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Maxim Danilov
Maxim Danilov

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Autoregister Django ModelAdmins

Some time ago I discovered that Django has the ability to auto-register ModelAdmins. Since this is not common knowledge and carries a number of benefits, I decided to write an article about it to bring it to the attention of the Django community.

First, let's go over the basics of how to normally register ModelAdmin.

Standard ModelAdmin registration

To register ModelAdmin, we first create a model

Next you need to create a ModelAdmin and register it with the model on the SiteAdmin.

Now let's run our dev server and see if it worked.

admin panel registered models

But what are these? Some additional ModelAdmins are registered, but we've never defined them. This means Django is auto-registering these standard ModelAdmins somewhere.

Django ModelAdmins integrated auto-register.

After some digging in django.contrib.admin.apps, I found that these ModelAdmins are registered in the ready method of the AdminConfig class.

class AdminConfig(SimpleAdminConfig):
    """The default AppConfig for admin which does autodiscovery."""

    default = True

    def ready(self):
        super().ready()
        self.module.autodiscover()
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We can use this fact to our advantage if we wrap this method not only for auto-registering the standard Django models, but also for our own.

We can do this as follows:

We go through all AppConfigs in our project and get the admin module from AppConfigs. Of course, this is the case if the admin module exists.
We then go through all models from this AppConfig.
There we check if the model has already been registered with SiteAdmin.

If not, we search for ModelAdmin class with name '*model_name*ModelAdmin' in the admin module. If no such class is defined, we use None.

Finally, we register the model using the found ModelAdminon SiteAdmin.

If ModelAdmin is not defined, the register method registers the model to ModelAdmin class by default.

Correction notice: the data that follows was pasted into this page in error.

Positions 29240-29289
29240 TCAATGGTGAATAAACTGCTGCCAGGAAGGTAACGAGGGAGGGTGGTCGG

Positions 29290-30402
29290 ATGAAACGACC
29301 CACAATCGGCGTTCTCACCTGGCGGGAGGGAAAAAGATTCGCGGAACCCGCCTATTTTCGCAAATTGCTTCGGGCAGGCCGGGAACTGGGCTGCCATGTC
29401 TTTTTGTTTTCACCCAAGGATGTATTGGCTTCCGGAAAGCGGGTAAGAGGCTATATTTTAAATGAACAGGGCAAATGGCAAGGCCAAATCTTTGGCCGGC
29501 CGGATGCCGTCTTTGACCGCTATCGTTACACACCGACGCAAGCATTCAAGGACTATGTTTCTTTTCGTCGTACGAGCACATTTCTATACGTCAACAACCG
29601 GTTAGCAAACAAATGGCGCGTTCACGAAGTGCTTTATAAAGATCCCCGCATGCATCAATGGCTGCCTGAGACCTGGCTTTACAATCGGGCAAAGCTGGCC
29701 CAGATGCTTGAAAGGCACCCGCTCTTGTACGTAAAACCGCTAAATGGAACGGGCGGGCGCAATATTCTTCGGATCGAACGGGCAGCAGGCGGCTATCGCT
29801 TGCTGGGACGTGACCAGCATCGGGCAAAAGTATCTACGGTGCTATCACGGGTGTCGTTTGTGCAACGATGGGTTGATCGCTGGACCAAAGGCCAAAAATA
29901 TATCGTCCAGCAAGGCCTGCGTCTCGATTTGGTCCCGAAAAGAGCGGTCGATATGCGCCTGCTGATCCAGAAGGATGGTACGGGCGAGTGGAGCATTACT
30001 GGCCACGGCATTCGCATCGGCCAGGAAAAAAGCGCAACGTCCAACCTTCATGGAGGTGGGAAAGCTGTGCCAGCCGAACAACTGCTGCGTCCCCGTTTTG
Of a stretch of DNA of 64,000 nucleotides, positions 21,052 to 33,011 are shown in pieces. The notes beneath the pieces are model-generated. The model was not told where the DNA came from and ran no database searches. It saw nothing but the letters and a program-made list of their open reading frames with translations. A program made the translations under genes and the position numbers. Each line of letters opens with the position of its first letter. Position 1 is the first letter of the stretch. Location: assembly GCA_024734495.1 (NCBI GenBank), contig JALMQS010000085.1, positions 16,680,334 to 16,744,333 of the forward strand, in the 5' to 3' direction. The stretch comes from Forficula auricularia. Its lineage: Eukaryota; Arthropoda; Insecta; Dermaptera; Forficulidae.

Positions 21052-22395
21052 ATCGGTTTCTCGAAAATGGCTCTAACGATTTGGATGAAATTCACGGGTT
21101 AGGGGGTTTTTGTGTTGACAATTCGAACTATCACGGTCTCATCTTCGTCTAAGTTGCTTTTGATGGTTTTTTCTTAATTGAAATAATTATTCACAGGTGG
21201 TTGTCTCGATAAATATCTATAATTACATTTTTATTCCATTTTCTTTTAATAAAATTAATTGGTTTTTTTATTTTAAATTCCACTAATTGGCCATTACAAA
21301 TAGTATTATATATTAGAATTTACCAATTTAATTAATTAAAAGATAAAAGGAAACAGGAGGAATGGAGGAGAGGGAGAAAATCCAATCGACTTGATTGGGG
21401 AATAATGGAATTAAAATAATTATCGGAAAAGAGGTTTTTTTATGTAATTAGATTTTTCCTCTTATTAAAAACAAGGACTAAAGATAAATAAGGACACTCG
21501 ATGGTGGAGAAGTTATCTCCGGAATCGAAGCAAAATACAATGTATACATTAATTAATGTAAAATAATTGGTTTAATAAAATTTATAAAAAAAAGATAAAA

But why should you do it this anyway?

Benefits

1. Shorter Code

With this approach to registering ModelAdmins you can multiple lines of code in one 10-line solution.

You can say goodbye to the empty ModelAdmin classes just to register the model, if you done it before.
No more @admin.register(model) wrappers on any ModelAdmin.
Most importantly, no more long import lists for your models in the module admin.

Depending on how many models you have and how many ModelAdmins need to be registered you can save a lot of lines of code.

2. Easier development

Continuing with the idea of the previous point, you no longer need to worry about registering ModelAdmin during development because everything happens automatically when the server starts up.

3. Circular Imports

With the current system with huge import lists in the admin module, it is not that difficult to get circular imports and find a workaround. With this solution, these import lists are gone and you no longer have to worry about models and circular import.

Variations

Sometimes you don't want register on the current SiteAdmin all of your models, so what do you do then?

Of course you can modify the solution above as you wish, but here I want to give you some ideas for solving the most common problems.

Register specific models only

If we want to register only the required models with ModelAdmins, we can define only the required ModelAdmins in the admin module and do the following:

In this solution you need to add in the admin module **ModelName**ModelAdmin class for each required model.

Alternatively you can add a flag to the model if it should be auto-registered.

Remove standard registered models

Perhaps you don't need the standard Django models registered in your project. You can remove them with one simple line added to the ready method.

These are just some of the options for using Django autoregister. I'm sure you can think of other clever ways to use it, and I hope this article was useful.

I thank Martin Achenrainer, who is an apprentice at my firm, for translating and assisting with the English article. The idea was first presented in September 2021 at PyCon RU

Some words from Martin Achenrainer.

I would like to thank Maxim Danilov and his company wP soft for the opportunity to learn and improve my programming skills in the workplace.

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